Re-elect Dan Lipinski Congressman

Federal Transit Bill Could Reap Union Station Upgrades



Chicago Sun-Times


Union Station could reap $1 billion in improvements — including widened track platforms inside and a hotel on top — under a five-year surface transportation bill facing votes in Congress this week.

The measure could increase federal formula funding to the CTA, Metra and Pace by 15 percent over five years and boost federal funding to Illinois for road improvements by 10 percent over that period, federal officials said.

Over five years, the increases could amount to roughly $1.497 billion to the CTA and $880 million to Metra, preliminary estimates from U.S. Rep. Dan Lipinski’s office indicated. And that’s not counting billions of other new money the agencies could vie for.

“This was better than I was expecting from a Republican Congress,” said Lipinski, D-Ill., who worked on the compromise measure as a member of the House-Senate Conference Committee. “I’m pleasantly surprised by this, and it certainly will help.”

However, Lipinski warned, ”This is not going to cure all our transportation problems. Chicago has the worst, or close to the worst, congestion in the country. … The combination of this and a state capital bill could go a long way in addressing a lot of the issues we face.”

The new money, which would not start flowing until Oct. 1, 2016, would not lessen the 2 percent Metra fare hike due to start Feb. 1, Metra Chairman Martin Oberman said Wednesday.

Even though Metra plans to use $15.6 million in 2016 fare operating revenue to cover some of its capital costs, any new federal money would be applied to additional capital projects, Oberman said.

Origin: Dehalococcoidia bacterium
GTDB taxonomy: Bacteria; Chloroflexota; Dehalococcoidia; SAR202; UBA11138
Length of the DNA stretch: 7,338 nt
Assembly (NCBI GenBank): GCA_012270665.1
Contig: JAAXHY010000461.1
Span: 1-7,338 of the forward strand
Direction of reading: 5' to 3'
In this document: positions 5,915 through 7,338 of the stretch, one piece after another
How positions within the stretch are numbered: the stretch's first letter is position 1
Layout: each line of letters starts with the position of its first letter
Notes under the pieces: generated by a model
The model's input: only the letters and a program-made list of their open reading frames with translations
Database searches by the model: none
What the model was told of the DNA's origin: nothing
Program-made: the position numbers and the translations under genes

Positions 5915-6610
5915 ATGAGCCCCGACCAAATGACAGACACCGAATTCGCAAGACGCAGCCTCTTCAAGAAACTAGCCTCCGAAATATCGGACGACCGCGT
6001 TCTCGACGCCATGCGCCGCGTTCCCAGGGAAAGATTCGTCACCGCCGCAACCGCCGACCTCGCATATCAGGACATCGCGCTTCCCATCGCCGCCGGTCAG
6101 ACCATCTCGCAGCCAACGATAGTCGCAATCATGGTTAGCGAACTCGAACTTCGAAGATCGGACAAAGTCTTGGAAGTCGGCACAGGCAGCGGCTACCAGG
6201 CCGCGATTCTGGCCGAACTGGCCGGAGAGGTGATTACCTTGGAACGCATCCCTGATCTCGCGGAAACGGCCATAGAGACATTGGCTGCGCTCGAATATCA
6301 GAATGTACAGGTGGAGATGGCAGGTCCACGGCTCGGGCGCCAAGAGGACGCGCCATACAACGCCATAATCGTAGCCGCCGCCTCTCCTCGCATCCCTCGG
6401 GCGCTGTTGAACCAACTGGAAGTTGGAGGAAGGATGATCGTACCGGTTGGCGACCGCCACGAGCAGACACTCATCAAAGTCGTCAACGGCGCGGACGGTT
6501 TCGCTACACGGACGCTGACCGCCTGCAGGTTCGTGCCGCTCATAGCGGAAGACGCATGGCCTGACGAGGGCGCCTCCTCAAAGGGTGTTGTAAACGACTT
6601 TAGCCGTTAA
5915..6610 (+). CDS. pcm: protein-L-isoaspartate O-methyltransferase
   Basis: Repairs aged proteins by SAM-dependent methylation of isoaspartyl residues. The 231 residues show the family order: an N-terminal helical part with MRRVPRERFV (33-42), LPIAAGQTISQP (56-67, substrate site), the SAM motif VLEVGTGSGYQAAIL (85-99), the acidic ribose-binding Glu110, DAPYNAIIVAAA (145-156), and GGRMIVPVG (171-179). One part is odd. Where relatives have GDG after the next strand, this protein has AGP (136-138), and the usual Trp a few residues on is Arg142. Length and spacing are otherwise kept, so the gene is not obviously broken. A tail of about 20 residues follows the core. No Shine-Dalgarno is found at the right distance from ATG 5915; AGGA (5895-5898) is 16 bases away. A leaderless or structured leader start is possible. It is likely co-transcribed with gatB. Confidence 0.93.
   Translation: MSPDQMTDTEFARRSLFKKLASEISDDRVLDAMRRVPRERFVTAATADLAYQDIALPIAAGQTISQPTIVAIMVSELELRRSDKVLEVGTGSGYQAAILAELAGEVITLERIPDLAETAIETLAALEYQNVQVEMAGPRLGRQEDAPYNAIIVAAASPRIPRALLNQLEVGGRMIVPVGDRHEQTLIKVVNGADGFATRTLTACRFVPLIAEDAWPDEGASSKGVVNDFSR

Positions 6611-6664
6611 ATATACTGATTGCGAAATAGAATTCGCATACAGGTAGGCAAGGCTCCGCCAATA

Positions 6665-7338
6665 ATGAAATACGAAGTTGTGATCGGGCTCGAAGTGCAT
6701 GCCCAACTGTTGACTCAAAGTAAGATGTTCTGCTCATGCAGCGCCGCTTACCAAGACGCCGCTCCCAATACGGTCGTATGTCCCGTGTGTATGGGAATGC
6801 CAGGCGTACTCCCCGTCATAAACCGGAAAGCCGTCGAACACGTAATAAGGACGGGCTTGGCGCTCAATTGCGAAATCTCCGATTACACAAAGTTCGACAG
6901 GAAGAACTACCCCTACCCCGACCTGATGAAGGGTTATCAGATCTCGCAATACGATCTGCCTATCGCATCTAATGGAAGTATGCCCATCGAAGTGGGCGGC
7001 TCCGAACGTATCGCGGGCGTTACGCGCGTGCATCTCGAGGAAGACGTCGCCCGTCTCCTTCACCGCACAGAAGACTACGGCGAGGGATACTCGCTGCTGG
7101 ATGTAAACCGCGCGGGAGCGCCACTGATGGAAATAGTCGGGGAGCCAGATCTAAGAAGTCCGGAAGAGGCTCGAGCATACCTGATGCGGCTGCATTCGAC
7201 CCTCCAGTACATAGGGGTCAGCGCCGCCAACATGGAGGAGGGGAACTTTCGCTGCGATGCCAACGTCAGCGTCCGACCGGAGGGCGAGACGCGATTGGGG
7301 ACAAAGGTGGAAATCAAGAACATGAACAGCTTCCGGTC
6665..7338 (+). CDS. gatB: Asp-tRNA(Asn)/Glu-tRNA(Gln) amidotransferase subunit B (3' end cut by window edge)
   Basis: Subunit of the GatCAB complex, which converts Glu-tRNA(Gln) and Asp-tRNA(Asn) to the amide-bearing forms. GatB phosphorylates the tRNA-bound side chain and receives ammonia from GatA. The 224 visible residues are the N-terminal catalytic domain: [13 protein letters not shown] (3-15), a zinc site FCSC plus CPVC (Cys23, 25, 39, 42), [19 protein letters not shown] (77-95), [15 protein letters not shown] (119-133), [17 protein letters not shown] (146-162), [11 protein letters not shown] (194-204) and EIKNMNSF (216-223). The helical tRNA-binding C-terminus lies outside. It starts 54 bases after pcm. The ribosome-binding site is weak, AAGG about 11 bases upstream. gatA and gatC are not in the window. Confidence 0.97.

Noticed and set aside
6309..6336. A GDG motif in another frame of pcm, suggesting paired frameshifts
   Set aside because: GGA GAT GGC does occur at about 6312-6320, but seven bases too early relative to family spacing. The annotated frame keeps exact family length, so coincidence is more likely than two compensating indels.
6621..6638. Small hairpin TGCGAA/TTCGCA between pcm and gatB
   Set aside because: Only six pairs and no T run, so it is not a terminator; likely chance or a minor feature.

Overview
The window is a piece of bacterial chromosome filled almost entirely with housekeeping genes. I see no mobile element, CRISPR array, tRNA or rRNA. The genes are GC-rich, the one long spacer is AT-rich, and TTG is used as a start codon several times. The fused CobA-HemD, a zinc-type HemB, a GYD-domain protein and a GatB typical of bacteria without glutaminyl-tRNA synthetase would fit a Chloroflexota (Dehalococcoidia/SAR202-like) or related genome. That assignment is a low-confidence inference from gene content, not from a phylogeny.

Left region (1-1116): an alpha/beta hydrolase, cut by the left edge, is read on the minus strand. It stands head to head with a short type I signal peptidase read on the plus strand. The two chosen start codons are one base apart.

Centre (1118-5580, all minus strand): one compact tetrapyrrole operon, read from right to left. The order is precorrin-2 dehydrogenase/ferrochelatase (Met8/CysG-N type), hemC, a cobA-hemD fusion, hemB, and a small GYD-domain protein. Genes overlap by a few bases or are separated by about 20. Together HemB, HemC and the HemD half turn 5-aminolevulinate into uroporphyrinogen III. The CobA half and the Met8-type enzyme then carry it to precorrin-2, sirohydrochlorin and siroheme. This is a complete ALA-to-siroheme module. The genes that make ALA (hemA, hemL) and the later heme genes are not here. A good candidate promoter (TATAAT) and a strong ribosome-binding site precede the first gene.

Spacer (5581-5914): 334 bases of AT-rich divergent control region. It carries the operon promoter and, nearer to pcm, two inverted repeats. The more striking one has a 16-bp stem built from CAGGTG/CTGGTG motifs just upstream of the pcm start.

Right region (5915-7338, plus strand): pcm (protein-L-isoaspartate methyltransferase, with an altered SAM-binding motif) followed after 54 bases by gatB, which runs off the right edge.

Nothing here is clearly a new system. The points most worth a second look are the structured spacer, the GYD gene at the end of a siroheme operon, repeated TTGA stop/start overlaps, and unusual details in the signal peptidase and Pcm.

Lipinski’s office estimated the federal formula increases to Metra, the CTA and PACE at 5 percent the first year, followed by four years of 2 percent increases.

“If the feds give us a 5 percent increase (in 2016), it would be very welcome,” Oberman said. But he added, “It’s a drop in the bucket. We need it.”

Under the Fixing America’s Surface Transportation Act, Metra could get help with $350 million needed to install new federally mandated safety technology. Or the agency could apply for a low-cost, 35-year federal loan to cover its “positive train control” mandate by 2019.

Oberman said the agency would probably not be interested in such a loan unless it had a dedicated revenue stream to repay the debt.

The bill’s increase in “state of good repair” funds would help both Metra and the CTA with their rail rehabilitation projects.

Lipinski said the inclusion of transit-oriented development projects among those eligible for the 35-year loan program could help bankroll loans of up to $1 billion for Union Station improvements.

“I certainly believe there’s so much more you could do with Union Station,” Lipinski said. That includes “making it easier to walk through. It’s a maze. More than that is the potential to put retail in there.”

Improvements discussed so far include adding a hotel to the top of the 1925-era station, adding concessions to unused space, improving interior traffic flow, and widening track platforms, Lipinski said. Metra commuters complained, especially during the frigid weather of January 2014, that platforms were packed to dangerously crowded levels.

“The number of people that go through the station is tremendous. If there are things there for people to do, and places to shop, it would be a much more valuable property,” Lipinski said.

Union Station is owned by Amtrak, which could take out the loan to improve the station, Lipinski said.

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